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Fred G.
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Re: When is a walnut stock not walnut?
Reply #9 - Jun 1st, 2018 at 5:50pm
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Here is my only Krag. It has a field replacement stock made of Italian Walnut.
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« Last Edit: Jun 3rd, 2018 at 2:23am by Fred G. »  
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olBEAR
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Re: When is a walnut stock not walnut?
Reply #10 - Jun 3rd, 2018 at 1:11am
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Beautiful stock.
  
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Fred G.
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Re: When is a walnut stock not walnut?
Reply #11 - Jul 2nd, 2018 at 12:03am
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Yes sir, it surely is That, ol BEAR!
It seems some of the supply of Italian Walnut was used for the Model 1896 firearms still in service.
  
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Kerz
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Re: When is a walnut stock not walnut?
Reply #12 - Jul 2nd, 2018 at 10:01am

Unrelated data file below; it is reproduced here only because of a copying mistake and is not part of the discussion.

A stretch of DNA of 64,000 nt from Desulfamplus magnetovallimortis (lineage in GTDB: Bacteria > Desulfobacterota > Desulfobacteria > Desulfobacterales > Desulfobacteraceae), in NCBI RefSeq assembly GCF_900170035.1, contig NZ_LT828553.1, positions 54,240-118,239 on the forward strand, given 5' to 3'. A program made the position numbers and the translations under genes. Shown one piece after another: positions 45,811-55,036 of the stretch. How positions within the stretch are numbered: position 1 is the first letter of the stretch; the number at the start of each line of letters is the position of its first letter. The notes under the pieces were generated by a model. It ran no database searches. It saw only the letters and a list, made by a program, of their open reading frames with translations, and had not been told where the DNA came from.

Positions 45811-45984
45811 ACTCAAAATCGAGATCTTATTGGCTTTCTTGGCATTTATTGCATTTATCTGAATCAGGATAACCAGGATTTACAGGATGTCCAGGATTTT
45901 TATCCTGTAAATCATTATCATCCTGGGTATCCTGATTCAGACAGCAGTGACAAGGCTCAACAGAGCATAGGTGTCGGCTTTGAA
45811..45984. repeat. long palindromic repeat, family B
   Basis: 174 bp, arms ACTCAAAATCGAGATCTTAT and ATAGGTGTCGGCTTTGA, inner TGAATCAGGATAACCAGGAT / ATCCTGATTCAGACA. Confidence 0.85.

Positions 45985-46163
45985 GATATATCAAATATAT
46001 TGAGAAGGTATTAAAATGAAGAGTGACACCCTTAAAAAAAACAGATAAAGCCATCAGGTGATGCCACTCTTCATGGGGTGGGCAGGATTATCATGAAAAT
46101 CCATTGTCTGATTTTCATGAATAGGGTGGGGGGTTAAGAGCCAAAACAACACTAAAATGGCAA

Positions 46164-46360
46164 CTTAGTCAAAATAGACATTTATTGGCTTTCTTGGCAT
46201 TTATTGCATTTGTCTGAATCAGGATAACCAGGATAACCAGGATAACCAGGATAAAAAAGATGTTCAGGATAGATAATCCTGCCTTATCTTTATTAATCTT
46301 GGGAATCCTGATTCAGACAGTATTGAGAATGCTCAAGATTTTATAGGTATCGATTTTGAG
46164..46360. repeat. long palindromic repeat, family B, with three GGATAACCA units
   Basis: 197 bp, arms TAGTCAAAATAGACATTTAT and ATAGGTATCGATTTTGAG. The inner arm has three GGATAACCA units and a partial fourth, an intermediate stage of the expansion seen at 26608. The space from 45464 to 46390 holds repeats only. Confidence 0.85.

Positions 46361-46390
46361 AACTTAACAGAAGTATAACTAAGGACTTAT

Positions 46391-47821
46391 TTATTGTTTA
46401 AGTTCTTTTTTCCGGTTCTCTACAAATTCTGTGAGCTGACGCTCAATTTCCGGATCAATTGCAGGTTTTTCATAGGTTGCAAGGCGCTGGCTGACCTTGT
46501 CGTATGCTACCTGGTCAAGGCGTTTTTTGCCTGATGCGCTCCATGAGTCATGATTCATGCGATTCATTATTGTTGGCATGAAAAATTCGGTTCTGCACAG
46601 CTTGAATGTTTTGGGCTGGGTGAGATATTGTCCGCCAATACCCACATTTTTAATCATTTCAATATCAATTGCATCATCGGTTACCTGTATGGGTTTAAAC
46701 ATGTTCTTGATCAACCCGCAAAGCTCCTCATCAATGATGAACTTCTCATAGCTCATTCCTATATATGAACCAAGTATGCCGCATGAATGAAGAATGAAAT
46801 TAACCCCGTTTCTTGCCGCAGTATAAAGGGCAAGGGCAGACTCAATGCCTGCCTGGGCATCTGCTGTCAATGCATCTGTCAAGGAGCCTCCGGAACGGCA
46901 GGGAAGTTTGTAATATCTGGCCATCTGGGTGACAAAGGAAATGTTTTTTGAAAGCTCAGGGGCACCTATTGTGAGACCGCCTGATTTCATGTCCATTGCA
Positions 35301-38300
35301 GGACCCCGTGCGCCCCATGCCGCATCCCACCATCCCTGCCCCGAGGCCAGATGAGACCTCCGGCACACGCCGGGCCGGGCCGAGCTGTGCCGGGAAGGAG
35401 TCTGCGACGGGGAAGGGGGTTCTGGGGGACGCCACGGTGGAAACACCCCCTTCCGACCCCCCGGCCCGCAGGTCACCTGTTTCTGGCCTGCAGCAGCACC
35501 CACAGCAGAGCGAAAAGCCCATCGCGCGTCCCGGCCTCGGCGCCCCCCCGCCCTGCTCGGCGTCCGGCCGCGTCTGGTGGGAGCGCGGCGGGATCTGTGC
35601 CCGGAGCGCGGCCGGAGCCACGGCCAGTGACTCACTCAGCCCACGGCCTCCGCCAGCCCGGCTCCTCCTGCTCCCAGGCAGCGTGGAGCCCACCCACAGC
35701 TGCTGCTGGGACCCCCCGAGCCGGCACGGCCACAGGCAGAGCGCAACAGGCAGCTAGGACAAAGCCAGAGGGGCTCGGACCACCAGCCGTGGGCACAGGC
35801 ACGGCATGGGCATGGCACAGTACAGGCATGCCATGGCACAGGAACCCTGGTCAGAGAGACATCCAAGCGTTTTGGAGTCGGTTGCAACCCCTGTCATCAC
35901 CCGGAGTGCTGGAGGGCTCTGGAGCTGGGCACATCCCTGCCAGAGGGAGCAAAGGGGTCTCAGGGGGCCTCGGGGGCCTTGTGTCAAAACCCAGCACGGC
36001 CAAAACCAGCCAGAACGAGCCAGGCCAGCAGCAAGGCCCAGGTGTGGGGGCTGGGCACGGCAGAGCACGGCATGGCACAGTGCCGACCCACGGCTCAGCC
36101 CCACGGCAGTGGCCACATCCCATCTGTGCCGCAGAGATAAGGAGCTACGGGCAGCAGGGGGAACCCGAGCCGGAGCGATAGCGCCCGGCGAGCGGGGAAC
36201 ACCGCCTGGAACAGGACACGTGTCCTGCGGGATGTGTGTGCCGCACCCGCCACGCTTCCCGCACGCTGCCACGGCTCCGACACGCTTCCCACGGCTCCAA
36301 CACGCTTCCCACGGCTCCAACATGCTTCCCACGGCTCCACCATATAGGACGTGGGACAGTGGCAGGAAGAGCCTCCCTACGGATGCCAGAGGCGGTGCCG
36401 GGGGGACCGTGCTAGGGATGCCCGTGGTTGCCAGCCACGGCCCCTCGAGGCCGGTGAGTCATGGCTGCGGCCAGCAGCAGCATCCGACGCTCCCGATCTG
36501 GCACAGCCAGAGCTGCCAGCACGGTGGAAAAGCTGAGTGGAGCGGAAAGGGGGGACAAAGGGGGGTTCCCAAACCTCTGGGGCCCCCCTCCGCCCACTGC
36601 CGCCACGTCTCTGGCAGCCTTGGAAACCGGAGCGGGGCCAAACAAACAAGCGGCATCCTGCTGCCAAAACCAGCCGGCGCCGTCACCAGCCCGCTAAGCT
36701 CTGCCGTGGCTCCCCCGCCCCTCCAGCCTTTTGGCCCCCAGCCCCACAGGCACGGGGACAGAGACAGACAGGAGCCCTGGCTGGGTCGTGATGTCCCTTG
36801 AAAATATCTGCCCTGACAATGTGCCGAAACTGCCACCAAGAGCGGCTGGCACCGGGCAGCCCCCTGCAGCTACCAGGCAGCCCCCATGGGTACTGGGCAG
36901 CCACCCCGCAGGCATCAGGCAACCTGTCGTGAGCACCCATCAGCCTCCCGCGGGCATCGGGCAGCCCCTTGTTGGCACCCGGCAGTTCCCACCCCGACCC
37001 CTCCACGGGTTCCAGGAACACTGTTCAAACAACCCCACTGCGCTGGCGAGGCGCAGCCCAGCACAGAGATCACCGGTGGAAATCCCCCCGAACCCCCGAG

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Excellent looking rifle!  Thx for sharing the pics
Vic
  

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butlersrangers
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Re: When is a walnut stock not walnut?
Reply #13 - Jul 2nd, 2018 at 3:25pm
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Fred G. does have a real beauty.

I imagine a lot of model 1896 and model 1898 Krag 'Replacement Stocks' could be of Italian walnut. This is likely because this was a ready source of walnut, during a shortage of 'cured walnut', during 1899 to 1901.

IMHO - Color is a potential clue, but, can be deceiving.

Krag American Black walnut stocks, (as well as, 1903 Springfield stocks, until sometime in the 1920s), were stained with a Logwood Mixture. Refinishing can leave these stocks appearing lighter in color, than they were originally.

Italian walnut Krag stocks and hand-guards appear often to have been stained, (maybe at the unit level?), to better match other arms and give 'Uniformity'.

I think wood grain is a great clue on the European/Italian origin of some Krag stocks.
Fred G.'s stock shows an area of fine 'crescent grain', just above the trigger-guard, that seems present on some of the Italian wood. (Photo-#1).
'Tiger Stripe' also seems a reliable indicator of Italian wood. (Photo-#2).
Italian stocks may be stained on the outside, but, 'underneath', (barrel channel and action area), remain light in color. (Photo-#3).